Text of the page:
Theses andirons evokes the splendors of pre revolutionary France. They are made of ormolu bronze, coated with a thin layer of gold, a process involving the application of mercury that burned off in the firing, unwittingly exposing workers to the deadly effects of this toxic element. Most people working in this find had a life span of less then 5 years.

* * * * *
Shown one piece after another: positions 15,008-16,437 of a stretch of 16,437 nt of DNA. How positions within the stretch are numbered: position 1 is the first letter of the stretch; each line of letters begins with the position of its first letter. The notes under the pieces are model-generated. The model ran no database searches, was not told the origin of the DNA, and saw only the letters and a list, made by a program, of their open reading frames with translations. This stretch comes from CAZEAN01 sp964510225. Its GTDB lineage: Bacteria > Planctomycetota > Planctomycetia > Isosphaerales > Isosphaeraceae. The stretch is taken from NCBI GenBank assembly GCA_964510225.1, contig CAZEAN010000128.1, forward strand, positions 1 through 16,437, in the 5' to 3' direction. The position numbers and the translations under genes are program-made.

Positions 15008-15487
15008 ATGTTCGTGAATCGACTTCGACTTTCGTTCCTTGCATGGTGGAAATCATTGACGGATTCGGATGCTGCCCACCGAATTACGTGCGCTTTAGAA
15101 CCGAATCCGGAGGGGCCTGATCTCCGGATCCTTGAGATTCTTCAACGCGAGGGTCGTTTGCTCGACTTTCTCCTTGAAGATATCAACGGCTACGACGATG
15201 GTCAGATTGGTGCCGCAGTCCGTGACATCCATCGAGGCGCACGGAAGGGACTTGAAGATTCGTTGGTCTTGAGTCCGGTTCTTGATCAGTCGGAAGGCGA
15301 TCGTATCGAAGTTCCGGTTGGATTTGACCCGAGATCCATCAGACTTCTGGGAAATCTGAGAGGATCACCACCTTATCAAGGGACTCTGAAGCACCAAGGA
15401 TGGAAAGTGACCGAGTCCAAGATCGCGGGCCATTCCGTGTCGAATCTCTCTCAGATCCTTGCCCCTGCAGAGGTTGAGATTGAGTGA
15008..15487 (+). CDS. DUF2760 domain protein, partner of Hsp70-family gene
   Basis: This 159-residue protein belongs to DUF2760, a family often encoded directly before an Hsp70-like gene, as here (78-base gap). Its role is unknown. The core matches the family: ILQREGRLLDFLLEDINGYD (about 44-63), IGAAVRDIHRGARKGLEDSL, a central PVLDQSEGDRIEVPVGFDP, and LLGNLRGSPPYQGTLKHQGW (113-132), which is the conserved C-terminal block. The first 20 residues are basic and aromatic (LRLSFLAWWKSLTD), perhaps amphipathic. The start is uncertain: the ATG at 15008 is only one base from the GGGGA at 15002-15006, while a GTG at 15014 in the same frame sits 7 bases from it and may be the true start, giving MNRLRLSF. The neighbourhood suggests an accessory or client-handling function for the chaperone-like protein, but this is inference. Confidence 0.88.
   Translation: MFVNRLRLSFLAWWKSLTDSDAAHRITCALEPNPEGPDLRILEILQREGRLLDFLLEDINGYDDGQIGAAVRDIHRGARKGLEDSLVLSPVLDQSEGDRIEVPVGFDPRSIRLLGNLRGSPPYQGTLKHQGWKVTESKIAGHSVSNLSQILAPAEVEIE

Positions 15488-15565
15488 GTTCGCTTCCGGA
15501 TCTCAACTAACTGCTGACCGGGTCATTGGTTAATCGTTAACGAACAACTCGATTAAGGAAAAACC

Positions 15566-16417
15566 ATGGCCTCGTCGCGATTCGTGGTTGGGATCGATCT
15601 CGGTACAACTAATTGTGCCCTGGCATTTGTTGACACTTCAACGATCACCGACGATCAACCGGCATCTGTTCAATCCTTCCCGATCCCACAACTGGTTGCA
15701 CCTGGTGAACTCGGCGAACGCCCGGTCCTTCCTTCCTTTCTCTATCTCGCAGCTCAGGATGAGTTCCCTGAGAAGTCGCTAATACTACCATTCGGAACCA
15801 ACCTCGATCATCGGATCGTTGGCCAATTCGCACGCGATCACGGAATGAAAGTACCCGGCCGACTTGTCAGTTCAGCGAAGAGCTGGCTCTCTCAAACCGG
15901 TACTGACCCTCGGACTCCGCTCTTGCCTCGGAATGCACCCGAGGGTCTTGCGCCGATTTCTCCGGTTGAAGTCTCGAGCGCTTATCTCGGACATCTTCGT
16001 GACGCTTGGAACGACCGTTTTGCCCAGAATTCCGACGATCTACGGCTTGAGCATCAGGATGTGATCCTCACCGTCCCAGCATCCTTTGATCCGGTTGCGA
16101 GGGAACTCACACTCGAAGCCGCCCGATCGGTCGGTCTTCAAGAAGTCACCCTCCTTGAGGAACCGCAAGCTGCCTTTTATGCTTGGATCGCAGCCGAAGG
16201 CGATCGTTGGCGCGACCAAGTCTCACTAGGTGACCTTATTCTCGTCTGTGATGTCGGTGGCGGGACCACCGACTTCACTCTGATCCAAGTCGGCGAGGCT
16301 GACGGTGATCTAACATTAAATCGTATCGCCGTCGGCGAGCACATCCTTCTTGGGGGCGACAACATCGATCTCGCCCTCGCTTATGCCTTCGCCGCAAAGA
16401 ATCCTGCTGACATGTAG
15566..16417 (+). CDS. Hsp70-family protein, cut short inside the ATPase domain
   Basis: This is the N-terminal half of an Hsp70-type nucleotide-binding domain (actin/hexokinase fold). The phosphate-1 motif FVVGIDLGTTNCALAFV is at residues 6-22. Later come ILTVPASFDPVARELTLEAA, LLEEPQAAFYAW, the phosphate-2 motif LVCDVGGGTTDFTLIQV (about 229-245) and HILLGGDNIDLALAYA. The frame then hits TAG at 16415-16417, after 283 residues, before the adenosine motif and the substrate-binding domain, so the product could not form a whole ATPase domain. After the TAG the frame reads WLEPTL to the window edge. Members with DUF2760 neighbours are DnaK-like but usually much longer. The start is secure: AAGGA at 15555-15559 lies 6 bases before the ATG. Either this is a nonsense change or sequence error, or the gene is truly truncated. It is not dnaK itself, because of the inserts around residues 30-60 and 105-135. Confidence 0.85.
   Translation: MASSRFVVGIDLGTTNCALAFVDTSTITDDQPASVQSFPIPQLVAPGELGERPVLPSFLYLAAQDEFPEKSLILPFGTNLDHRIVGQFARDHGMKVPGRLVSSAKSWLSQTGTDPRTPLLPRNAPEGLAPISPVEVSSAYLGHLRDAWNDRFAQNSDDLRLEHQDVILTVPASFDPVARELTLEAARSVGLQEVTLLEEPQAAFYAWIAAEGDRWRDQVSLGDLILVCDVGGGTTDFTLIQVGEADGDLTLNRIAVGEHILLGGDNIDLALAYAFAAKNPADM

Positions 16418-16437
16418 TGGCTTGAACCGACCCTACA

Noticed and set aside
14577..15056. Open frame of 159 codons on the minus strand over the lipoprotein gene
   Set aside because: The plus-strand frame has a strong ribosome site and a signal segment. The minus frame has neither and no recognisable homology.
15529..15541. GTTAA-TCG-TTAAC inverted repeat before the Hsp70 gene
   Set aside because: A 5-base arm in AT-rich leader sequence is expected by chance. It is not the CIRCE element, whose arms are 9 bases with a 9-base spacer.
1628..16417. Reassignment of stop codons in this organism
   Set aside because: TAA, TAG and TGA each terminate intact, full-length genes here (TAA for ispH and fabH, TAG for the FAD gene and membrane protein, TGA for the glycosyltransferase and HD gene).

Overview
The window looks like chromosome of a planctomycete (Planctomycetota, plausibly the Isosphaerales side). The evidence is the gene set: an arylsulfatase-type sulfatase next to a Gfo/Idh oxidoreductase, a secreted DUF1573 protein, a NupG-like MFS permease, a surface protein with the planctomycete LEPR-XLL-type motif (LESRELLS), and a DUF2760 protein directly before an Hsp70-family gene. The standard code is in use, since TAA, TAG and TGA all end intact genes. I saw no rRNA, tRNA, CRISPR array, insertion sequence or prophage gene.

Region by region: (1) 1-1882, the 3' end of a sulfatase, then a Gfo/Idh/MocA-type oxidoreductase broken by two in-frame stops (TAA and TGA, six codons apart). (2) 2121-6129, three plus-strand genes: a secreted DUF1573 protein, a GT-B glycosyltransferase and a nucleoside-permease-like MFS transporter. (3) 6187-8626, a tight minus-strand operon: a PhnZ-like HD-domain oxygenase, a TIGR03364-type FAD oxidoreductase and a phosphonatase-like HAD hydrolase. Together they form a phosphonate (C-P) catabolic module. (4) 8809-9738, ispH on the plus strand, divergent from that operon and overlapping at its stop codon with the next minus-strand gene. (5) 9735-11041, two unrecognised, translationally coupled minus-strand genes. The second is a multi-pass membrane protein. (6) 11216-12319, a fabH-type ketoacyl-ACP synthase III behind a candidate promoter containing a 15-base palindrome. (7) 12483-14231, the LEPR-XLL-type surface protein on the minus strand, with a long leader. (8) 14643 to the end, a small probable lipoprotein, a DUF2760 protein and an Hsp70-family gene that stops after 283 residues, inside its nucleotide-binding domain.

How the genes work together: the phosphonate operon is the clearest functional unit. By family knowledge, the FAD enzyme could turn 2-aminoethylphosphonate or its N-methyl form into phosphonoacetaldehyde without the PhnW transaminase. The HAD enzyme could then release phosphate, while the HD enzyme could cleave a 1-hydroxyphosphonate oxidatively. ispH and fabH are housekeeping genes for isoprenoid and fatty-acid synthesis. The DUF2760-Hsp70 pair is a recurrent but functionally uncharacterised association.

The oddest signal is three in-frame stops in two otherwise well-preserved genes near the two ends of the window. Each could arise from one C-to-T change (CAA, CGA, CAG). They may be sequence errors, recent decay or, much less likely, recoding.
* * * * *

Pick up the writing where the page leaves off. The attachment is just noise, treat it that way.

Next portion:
The refined technique of the andirons suggests that they are the work of Thomire, a prominent French bronzeworker. However, they may well represent the collaborative effort of many individual specialists in modeling, casting, chiseling, and gilding. The design features goats eating grapes from a basket, while below them, against a background originally covered with blue enamel, two cherubs shear a ram. The andirons may have been made for the dining room at the Hameau, Queen Marie Antoinette’s self-consciously rustic farm. Each comprising two goats with forelegs balancing on central urn and with grapes in their ouths; a thyrsus with pinecone finial extending vertically between them. The base decorated with gilt-bronze relief of cupids and grape vines against an enamel ground. Acquired in Paris by James Swan, Boston, MA. Swan kept them for his personal use. See my earlier blog titled "The Swan collection of 18th century furniture".